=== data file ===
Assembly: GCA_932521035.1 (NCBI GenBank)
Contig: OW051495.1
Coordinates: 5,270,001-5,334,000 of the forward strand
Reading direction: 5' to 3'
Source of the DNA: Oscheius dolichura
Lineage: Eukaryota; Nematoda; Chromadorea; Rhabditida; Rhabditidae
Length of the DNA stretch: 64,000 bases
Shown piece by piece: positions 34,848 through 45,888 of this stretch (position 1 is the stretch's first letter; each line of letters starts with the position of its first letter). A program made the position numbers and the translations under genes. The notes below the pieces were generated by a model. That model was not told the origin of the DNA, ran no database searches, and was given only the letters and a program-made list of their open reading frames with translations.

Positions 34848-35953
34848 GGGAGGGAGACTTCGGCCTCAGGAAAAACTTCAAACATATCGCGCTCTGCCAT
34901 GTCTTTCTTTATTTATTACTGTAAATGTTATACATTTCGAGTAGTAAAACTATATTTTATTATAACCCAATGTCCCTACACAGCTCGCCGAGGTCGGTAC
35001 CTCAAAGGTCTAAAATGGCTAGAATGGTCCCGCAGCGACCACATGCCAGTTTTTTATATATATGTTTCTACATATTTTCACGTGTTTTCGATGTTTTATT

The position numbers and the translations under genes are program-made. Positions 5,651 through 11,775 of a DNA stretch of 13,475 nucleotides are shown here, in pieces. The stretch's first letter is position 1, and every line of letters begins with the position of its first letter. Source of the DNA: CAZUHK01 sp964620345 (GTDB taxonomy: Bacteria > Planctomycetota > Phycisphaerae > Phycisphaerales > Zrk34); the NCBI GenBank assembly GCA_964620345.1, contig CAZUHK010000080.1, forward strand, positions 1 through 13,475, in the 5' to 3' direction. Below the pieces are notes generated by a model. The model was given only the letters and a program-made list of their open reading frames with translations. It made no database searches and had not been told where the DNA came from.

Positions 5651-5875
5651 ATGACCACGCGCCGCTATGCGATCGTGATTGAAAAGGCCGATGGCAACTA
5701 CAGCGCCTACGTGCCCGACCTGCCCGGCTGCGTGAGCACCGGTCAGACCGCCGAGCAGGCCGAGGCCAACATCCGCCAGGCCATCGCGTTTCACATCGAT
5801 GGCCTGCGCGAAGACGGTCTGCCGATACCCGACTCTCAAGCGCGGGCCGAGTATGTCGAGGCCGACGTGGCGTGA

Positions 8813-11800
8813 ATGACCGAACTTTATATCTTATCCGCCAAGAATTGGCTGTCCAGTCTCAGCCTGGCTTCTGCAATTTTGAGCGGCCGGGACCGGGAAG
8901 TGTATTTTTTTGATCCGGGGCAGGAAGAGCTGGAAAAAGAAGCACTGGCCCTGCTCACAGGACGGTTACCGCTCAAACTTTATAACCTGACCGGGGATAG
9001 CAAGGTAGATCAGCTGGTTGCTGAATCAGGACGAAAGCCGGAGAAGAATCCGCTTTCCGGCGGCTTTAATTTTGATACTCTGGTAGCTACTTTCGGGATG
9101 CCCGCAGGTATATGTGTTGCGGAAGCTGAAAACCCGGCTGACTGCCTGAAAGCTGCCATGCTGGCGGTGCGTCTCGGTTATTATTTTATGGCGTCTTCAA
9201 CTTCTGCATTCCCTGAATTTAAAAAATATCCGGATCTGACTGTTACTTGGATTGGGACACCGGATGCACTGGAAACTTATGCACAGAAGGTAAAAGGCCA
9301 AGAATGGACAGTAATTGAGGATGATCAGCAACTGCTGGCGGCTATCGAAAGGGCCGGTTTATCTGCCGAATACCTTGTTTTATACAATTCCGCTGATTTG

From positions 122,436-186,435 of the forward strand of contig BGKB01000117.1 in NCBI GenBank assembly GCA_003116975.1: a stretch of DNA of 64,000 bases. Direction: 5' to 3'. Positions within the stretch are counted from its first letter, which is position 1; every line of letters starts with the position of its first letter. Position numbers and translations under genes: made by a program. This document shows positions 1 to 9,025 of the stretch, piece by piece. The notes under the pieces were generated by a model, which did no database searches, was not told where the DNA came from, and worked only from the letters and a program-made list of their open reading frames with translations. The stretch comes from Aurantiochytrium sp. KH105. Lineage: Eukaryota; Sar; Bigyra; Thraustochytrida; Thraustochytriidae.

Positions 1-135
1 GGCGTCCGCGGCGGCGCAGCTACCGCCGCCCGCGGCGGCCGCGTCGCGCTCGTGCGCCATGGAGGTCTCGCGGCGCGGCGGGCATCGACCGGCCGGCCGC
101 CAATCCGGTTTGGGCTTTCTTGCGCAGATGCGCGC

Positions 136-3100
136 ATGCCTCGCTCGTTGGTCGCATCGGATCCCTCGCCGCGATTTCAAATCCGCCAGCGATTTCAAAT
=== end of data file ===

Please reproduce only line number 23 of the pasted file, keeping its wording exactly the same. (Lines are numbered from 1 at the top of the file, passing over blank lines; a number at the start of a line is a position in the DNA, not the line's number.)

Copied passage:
9201 CTTCTGCATTCCCTGAATTTAAAAAATATCCGGATCTGACTGTTACTTGGATTGGGACACCGGATGCACTGGAAACTTATGCACAGAAGGTAAAAGGCCA